Supreme Court Chief Justice John Roberts may have transformed the presidential campaign when he cast the deciding vote on the Affordable Care Act. The Democrats appeared surprised the conservative Roberts would side with the court’s liberal bloc to validate the individual mandate. At best, Democratic leaders expected the individual mandate would be declared unconstitutional, but the ACA would survive.
The Republicans were clearly anticipating the SCOTUS would declare the individual mandate — and quite possibly the entire law — unconstitutional. It would have fit neatly in the Republican strategy to attack Obama’s legitimacy on his signature legislative achievement. Were it declared so, it would have added to the larger narrative about Obama’s legitimacy to be in the White House. A bad economy, so the strategy goes, would help seal the deal.
During the past 3 1/2 years, the GOP has consistently questioned Obama’s legitimacy as President. Take the issue of his birth certificate. The birther movement would have faded in a second had the Republican leadership not tacitly tolerated it. Donald Trump, a strong Romney backer, has kept the myth alive. No president has been subjected to a such a constant barrage about his qualifications.
When Osama bin Laden was killed in a breathtaking venture, Republicans found ways to minimize Obama’s role and his daring decision to press against world’s foremost terrorist. It seems Republicans have chosen to set up a fictional Obama calling him a socialist, the most radical President ever, unAmerican, and lately accusing him of selectively choosing to observe the laws he likes.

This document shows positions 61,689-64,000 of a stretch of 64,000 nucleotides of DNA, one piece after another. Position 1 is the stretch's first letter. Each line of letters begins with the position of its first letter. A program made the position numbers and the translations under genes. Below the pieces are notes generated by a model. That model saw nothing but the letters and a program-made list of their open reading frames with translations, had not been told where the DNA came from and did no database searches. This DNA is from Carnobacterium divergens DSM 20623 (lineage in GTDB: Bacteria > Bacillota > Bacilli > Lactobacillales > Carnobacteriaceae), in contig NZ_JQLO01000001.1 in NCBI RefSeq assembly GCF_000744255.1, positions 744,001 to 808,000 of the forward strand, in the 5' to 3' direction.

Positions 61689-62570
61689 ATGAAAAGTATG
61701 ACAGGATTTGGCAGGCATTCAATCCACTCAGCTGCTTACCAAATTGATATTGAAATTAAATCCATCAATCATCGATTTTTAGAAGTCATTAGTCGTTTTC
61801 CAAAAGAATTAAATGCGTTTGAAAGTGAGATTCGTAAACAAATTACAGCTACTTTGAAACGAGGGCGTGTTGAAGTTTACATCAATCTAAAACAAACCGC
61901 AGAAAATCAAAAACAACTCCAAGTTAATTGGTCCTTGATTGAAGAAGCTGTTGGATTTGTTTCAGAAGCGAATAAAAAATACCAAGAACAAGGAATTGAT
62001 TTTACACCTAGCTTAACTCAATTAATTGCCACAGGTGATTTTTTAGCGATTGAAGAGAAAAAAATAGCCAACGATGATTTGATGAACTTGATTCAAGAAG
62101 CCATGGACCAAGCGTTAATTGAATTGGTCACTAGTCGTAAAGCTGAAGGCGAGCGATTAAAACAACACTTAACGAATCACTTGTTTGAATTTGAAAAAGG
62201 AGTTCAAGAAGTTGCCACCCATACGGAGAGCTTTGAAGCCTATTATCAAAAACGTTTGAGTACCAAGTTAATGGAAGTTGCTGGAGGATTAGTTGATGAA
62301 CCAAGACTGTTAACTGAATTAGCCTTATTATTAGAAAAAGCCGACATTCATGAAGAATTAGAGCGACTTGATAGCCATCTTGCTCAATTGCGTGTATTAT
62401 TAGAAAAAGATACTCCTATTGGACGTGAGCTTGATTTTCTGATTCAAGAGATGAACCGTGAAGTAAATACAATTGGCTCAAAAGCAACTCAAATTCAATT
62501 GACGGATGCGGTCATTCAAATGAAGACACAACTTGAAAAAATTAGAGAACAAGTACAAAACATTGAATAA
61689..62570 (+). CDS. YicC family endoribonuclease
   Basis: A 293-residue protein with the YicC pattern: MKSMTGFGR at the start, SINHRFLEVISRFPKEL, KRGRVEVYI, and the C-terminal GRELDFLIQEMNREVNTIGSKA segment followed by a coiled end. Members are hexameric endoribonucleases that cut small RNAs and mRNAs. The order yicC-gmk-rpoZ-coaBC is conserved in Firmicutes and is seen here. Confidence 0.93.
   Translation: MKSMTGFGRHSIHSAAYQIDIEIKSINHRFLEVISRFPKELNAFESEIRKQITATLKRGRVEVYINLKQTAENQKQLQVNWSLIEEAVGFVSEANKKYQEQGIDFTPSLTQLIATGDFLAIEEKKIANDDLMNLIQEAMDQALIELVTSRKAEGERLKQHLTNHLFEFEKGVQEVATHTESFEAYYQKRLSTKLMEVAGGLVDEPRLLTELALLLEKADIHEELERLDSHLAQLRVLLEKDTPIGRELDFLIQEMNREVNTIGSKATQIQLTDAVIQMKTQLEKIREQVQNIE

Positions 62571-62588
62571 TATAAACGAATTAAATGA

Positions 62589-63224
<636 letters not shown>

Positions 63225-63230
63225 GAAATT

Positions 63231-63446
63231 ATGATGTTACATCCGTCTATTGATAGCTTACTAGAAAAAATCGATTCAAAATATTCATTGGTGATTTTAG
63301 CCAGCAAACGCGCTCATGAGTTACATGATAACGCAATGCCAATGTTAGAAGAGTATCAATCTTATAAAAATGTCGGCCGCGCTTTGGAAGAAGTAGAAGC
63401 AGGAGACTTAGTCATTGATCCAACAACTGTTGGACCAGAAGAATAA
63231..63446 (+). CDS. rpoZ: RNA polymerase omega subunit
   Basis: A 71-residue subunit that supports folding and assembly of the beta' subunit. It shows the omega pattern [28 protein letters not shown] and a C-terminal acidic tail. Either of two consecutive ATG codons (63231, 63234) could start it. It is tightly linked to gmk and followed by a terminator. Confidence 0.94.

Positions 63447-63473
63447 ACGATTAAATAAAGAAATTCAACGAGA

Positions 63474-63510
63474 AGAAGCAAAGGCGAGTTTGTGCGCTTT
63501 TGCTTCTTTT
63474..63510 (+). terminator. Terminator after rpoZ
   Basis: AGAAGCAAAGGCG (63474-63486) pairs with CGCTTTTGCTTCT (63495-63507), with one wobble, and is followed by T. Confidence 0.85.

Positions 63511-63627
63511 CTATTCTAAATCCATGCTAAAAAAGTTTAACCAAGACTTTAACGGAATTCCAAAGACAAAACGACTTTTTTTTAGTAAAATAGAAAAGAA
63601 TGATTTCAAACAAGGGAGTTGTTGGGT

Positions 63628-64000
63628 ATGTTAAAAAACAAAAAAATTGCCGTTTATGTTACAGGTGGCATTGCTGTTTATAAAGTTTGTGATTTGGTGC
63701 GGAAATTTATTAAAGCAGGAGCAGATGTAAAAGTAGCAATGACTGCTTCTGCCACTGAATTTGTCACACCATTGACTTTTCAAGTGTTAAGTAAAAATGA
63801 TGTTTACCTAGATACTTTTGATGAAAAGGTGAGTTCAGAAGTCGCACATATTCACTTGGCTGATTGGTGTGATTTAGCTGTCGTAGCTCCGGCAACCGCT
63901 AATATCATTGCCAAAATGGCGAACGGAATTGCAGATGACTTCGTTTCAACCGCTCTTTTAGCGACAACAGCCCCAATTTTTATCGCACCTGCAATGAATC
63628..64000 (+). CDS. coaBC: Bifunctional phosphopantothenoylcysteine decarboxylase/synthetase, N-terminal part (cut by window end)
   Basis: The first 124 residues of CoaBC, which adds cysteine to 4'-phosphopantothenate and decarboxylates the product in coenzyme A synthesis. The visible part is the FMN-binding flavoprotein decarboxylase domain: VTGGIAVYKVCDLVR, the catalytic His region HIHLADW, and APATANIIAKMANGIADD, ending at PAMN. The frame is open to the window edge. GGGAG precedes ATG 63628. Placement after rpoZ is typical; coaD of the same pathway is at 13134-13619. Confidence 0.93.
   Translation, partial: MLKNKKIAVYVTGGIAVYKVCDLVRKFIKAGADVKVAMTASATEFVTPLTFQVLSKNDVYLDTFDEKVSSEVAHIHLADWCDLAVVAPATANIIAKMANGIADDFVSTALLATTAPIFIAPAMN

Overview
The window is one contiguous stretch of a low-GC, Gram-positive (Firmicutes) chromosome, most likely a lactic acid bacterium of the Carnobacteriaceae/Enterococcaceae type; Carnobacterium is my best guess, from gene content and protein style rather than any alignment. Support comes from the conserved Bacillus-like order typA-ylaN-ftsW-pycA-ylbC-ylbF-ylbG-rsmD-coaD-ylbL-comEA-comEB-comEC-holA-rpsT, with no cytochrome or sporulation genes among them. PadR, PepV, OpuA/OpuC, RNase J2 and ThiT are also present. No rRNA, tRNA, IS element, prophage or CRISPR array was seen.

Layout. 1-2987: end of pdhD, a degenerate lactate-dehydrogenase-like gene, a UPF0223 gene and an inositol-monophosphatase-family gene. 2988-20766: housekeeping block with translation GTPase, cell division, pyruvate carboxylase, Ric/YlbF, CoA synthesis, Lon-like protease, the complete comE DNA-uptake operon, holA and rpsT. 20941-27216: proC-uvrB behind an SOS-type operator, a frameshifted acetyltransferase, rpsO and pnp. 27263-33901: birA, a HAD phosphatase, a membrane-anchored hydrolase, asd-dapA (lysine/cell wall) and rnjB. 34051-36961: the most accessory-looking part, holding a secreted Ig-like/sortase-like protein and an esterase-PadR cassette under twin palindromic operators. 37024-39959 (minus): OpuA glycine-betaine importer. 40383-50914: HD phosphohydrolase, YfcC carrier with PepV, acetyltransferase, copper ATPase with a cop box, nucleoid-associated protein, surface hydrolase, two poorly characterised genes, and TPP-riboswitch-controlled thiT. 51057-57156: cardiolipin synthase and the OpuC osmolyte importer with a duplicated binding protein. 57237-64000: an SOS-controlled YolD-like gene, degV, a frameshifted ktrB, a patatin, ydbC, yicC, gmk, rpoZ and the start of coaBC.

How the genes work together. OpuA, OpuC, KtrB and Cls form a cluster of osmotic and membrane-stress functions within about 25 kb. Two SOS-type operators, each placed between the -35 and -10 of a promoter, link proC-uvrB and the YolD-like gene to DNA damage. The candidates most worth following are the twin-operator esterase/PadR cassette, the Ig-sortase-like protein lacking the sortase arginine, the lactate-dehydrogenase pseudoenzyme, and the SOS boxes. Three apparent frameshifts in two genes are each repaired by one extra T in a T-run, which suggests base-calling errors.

The campaign against Obamacare was primarily launched immediately in the courts to question its legitimacy, despite the fact it was modelled along Republican Mitt Romney’s law in Massachusetts. And in so doing, that of its principal instigator, Obama.
The health care ruling may go a long way to derail the wider GOP attack on Obama’s legitimacy. And it is this that may be Obama’s ultimate victory in the SCOTUS ruling.
The decision also gives Obama a historic achievement after more than a century of attempts by successive administrations to expand heathcare to an overwhelming majority of the population. Had the Court ruled otherwise, the Republicans would have claimed the President wasted the nation’s time and energy during the throes of a major recession. It would also have given new life to the “Obama is illegimate” narrative.
How will Obama’s victory affect the campaign and his chances for a second term? It certainly creates momentum and adds to his list of first-term achievements that includes preventing an economic depression, getting bin Laden, saving GM, reforms in education with Race to the Top,getting out of Iraq, building a coalition to bring down Gadhafi, and putting in place a plan to withdraw from Afghanistan.
But it is early to draw conclusions. Already, the Republicans are promising to repeal Obamacare. Mitt Romney vows to replace it. The Tea Party will re-energize and GOP ranks are bound to close. The only caveat is that overdramatizing the SCOTUS ruling reduces time spent on attacking Obama’s economic record where he is most vulnerable.
Now that the “Obama is illegitimate” narrative took a beating with the constitutionality of Obamacare and an earlier ruling in the week generally supporting the Obama administration’s position against the Arizona Immigration law, it obvious the man in the White House is having a good week. And this cannot hurt his chances at this stage in the campaign.